[Extract of English translation from Henry Bettenson, ed., Documents of the Christian Church (London: Oxford University Press, 1943), p. 31, cited at Medieval Sourcebook: Theodosian Code XVI by Paul Halsall, Fordham University. Retrieved Jan 5, 2007. The full Latin text of the code is at IMPERATORIS THEODOSIANI CODEX Liber Decimus Sextus (170KB download), archived from George Mason University. Retrieved Jan 5, 2007.]

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Feast Day of January 20


Pope Saint Fabian and Saint Sebastian were both Roman Saints, who lived in the third century.

Pope Saint Fabian was pope, or bishop of Rome, from January 236 to January 20, 250, succeeding Pope Anterus. Eusebius (Hist. Eccl. Vi. 29) relates how the Christians, having assembled in Rome to elect a new bishop, saw a dove alight upon the head of Fabian, a layman and stranger to the city, who was thus marked out for this dignity, and was at once proclaimed bishop by acclamation, although there were several famous men among the candidates for the vacant position. He is said to have baptized the emperor Philip, to have improved the organization of the church in Rome, and to have appointed officials to register the deeds of the martyrs. According to "later accounts" he sent out the "apostles to the Gauls" to Christianize Gaul after the persecutions under Emperor Decius had all but dissolved the small Christian communities.
Attributes: Book and a sword
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Prayer:Pope Saint Fabian, it's so easy to believe that peace means a life without conflict or suffering. Help us to see that the only true peace is the peace Christ brings. Never let us as a Church or as individual Christians choose to deny our beliefs simply to avoid an unpleasant situation. Amen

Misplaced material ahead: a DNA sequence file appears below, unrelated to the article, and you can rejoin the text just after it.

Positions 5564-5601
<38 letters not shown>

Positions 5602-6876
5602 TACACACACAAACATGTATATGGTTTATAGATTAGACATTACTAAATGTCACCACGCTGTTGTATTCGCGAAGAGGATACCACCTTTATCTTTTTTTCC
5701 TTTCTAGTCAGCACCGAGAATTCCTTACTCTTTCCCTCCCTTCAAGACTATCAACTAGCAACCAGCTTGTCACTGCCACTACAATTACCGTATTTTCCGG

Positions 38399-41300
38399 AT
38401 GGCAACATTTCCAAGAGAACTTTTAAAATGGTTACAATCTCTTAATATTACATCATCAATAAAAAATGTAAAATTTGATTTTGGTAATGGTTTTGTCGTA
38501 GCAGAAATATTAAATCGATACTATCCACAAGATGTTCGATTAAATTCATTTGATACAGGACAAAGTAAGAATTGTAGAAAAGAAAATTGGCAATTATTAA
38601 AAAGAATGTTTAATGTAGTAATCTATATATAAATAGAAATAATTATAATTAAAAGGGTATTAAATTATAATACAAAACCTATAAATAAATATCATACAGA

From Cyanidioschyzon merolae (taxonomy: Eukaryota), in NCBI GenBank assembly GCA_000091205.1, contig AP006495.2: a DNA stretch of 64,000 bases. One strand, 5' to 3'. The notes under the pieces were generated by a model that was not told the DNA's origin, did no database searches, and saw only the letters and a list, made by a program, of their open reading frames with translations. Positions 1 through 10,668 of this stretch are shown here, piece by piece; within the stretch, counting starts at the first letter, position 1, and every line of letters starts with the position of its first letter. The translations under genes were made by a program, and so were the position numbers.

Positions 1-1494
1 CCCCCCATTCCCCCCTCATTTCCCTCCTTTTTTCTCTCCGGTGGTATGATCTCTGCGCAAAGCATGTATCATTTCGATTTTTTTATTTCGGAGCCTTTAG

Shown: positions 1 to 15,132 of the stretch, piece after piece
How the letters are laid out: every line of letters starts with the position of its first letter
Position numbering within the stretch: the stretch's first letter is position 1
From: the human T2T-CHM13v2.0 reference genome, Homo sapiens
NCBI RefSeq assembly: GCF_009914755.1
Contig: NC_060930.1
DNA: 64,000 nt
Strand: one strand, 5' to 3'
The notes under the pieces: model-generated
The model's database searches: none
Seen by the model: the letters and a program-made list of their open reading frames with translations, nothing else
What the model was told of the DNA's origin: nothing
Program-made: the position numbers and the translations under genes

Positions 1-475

Saint Sebastian (died 287) was a Christian saint and martyr, who is said to have been killed while the Roman emperor Diocletian engaged in the persecution of Christians in the 3rd century.Sebastian was a man of Gallia Narbonensis who was taught in Milan and appointed as a captain of the Praetorian Guard under Diocletian and Maximian, who were unaware that he was a Christian. His aura cured a woman of her muteness, and the miracle instantly converted seventy-eight people. Diocletian reproached Sebastian for supposed betrayal. On the emperor's command, the archers shot at Sebastian till he was as full of arrows, leaving him there for dead. The widow of St. Castulus, St. Irene of Rome, went to retrieve his body to bury it, and found he was still alive. She brought him back to her house and nursed him back to health. When he made the sign of the cross on the head of a deaf and blind girl, she could see and hear. Sebastian then stood on a step and harangued Diocletian as he passed by; the emperor had him beaten to death and his body thrown in a privy.
Attributes: tied to a post and shot with arrows
Patronage: Soldiers, plagues, arrows, athletes;(unofficial): youth
Prayer:

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Pope John XXIII